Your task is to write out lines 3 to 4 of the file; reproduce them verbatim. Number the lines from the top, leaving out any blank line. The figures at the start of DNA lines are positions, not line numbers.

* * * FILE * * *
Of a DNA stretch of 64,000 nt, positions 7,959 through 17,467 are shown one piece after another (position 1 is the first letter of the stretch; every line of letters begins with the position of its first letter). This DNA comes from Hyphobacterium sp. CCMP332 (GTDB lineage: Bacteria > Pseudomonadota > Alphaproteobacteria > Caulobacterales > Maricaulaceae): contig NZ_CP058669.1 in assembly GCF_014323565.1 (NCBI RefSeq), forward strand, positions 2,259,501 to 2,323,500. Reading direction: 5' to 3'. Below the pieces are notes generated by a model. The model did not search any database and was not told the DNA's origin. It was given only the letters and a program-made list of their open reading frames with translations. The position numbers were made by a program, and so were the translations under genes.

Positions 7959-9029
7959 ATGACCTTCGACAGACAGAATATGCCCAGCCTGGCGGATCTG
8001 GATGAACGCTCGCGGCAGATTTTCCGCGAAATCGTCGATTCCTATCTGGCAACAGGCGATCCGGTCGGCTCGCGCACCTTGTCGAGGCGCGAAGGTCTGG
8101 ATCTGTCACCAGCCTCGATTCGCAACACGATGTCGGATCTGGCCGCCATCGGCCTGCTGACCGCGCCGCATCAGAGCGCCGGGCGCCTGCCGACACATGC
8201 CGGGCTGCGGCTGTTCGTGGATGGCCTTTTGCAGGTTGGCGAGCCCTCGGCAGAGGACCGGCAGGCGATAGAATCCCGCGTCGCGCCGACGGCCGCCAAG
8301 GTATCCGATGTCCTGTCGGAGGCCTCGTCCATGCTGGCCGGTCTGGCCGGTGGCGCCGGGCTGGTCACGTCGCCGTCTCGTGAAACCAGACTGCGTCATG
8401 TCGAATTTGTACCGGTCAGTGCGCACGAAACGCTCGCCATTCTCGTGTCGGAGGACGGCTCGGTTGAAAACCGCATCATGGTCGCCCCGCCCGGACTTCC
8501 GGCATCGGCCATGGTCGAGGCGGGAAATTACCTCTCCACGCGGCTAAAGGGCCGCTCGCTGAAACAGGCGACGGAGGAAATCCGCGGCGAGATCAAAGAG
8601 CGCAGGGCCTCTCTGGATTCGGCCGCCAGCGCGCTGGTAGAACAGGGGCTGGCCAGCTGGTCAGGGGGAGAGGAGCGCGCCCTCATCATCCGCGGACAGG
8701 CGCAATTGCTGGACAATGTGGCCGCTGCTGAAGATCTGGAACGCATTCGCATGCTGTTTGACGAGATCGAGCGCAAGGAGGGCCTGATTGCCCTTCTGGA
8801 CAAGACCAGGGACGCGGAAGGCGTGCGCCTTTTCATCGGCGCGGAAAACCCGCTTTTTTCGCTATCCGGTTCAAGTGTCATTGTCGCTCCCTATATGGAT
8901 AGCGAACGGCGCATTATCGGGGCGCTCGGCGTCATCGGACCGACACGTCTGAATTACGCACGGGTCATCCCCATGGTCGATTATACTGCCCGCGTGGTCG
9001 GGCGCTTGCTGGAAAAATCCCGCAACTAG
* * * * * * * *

7959 ATGACCTTCGACAGACAGAATATGCCCAGCCTGGCGGATCTG
8001 GATGAACGCTCGCGGCAGATTTTCCGCGAAATCGTCGATTCCTATCTGGCAACAGGCGATCCGGTCGGCTCGCGCACCTTGTCGAGGCGCGAAGGTCTGG